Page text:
This paper explores the attitudes that stakeholders in mental health in Latvia espouse towards policy-making process. It notes Latvian service users’ absence from mental health policy fora and argues that such aloofness stems from ambivalence around thresholds of under-treatment and over-treatment. Firstly, being aware of over-treatment in institutionalized care potential patients may avoid psychiatric services, remaining however subject to marketing of psychoactive substances. Secondly, the image of psychiatry as once collaborating with the KGB has strengthened the stigma around seeking psychiatric care. Finally, there are a number of pre-requisites for a community of communication on patients’ needs, rights and interests. Drawing on ethnographic data and historical records the paper identifies hierarchies of knowledge among mental health stakeholders. The mode of mental health care is often determined along divergent criteria within different communities. Moral consequences of this knowledge politics are discussed in the light of Seyla Benhabib’s theory of interactive universalism.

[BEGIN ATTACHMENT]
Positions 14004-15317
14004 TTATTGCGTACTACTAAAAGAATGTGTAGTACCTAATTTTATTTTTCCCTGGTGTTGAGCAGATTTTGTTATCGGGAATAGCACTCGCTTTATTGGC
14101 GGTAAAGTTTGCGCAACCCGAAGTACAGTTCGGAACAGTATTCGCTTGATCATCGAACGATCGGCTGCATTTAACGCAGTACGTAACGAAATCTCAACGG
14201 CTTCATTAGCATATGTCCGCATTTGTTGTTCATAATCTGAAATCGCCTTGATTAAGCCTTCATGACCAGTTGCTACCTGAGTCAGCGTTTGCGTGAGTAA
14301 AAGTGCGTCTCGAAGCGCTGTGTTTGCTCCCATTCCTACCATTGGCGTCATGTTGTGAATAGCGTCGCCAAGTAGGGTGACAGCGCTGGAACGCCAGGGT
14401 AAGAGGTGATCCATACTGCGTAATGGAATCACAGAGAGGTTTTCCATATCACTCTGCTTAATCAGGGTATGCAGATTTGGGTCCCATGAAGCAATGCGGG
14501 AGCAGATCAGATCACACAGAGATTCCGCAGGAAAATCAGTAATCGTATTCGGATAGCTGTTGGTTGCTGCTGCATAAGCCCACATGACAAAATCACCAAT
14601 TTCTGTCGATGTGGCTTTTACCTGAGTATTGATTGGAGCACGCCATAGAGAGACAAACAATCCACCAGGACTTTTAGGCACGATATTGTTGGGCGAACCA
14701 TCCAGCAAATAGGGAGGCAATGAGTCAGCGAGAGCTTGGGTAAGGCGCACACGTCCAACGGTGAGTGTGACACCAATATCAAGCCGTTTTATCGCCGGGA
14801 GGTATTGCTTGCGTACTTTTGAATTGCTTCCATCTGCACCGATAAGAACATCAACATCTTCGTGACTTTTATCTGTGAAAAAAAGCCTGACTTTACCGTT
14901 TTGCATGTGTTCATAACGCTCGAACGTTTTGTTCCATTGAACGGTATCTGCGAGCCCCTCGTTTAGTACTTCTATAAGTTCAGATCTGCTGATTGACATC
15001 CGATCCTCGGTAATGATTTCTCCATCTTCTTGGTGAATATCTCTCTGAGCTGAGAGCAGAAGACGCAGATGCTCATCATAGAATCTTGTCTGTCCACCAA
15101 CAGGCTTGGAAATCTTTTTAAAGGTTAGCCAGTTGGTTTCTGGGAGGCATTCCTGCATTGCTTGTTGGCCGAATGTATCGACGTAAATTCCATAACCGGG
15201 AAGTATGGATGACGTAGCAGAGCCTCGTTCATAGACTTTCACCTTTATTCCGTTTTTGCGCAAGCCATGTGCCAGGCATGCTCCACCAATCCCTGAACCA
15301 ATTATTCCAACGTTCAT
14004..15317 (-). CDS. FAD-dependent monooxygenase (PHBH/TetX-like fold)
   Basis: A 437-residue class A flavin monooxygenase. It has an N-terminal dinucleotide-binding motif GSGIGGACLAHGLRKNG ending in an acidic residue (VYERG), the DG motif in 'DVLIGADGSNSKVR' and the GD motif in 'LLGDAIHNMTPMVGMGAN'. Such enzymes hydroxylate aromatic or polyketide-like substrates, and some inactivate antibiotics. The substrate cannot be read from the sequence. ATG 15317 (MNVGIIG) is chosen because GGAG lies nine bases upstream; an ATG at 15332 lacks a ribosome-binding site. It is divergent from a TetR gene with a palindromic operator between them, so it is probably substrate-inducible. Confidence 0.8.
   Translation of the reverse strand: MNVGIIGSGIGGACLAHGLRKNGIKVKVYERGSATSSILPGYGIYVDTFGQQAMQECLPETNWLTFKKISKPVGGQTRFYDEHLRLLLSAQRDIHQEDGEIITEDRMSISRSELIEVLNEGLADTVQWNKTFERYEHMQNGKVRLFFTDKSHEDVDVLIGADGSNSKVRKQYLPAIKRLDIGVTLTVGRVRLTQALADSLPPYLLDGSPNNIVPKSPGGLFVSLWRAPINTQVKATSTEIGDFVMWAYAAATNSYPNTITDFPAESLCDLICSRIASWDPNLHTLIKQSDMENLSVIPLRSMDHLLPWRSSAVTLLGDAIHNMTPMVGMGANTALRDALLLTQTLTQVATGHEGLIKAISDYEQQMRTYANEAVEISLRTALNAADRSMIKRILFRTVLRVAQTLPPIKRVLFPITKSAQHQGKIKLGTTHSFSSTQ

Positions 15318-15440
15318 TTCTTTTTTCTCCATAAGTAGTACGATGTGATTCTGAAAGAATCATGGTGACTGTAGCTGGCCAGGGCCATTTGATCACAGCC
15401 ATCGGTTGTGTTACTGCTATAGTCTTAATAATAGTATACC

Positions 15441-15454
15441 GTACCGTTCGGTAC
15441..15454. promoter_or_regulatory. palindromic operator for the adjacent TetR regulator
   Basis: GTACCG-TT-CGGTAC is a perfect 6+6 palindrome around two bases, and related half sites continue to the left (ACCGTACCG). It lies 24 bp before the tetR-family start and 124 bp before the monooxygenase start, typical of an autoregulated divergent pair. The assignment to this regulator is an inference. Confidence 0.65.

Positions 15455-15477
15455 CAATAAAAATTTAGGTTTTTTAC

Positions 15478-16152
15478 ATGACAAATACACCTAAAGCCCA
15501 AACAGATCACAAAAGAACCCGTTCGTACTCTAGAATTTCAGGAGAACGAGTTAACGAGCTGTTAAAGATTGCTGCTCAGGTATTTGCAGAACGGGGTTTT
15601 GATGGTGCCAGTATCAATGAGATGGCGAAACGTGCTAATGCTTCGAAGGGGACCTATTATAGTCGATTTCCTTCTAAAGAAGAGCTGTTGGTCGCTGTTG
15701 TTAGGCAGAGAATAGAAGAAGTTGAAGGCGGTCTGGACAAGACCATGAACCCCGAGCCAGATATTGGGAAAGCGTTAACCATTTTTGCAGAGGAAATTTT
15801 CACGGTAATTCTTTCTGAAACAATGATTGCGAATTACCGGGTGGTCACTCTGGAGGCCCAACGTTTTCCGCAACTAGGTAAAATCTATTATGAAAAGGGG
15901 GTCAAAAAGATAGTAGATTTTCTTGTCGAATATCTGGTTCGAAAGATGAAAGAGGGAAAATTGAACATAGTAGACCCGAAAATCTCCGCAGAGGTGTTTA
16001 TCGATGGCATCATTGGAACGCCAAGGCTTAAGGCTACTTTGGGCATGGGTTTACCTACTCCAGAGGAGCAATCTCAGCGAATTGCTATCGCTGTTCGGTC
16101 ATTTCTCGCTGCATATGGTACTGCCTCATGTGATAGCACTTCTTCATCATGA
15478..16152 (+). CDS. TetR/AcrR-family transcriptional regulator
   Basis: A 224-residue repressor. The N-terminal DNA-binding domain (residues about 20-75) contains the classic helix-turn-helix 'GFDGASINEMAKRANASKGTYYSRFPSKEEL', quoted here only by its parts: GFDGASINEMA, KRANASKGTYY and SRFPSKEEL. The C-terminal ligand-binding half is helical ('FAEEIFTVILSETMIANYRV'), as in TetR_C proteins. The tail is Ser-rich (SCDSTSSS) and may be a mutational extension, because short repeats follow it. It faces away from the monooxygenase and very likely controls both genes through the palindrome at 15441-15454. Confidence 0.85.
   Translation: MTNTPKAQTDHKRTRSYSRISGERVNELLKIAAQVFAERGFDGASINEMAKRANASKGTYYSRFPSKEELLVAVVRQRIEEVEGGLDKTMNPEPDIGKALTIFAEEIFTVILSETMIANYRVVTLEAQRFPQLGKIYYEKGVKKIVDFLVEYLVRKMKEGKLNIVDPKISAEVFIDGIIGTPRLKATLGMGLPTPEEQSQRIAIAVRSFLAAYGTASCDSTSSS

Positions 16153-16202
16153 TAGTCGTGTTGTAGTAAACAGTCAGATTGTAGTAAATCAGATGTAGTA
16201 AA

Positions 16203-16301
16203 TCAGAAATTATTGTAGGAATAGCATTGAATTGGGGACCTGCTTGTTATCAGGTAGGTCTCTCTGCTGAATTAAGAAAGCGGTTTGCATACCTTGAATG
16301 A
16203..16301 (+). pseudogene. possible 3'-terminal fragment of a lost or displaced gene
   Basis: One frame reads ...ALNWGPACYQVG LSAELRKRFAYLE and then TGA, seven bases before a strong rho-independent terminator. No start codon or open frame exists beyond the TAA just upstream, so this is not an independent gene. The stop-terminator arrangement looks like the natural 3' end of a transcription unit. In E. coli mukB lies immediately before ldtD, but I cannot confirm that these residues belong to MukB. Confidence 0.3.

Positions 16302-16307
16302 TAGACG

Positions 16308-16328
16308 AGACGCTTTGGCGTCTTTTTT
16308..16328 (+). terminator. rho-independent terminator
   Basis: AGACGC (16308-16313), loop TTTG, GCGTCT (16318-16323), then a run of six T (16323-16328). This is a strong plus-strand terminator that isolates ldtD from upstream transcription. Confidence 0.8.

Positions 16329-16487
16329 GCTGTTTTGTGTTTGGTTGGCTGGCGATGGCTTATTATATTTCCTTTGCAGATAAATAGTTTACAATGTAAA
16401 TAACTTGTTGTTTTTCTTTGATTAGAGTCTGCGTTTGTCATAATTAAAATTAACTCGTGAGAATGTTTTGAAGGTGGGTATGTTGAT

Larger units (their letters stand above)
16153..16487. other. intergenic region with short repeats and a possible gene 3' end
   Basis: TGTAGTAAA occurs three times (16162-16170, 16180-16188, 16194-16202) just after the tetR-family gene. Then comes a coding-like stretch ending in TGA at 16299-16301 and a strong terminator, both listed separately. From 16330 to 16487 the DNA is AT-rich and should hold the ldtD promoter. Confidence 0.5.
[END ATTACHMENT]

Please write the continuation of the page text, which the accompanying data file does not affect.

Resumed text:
|Number of pages||14|
|Journal||Theory, Culture and Society|
|Issue number||Special Issue|
|Publication status||Submitted - 2020|
Field of Science*
- 5.8 Media and Communication
- 1.3. Anonymously reviewed scientific article published in a journal with an international editorial board and is available in another indexed database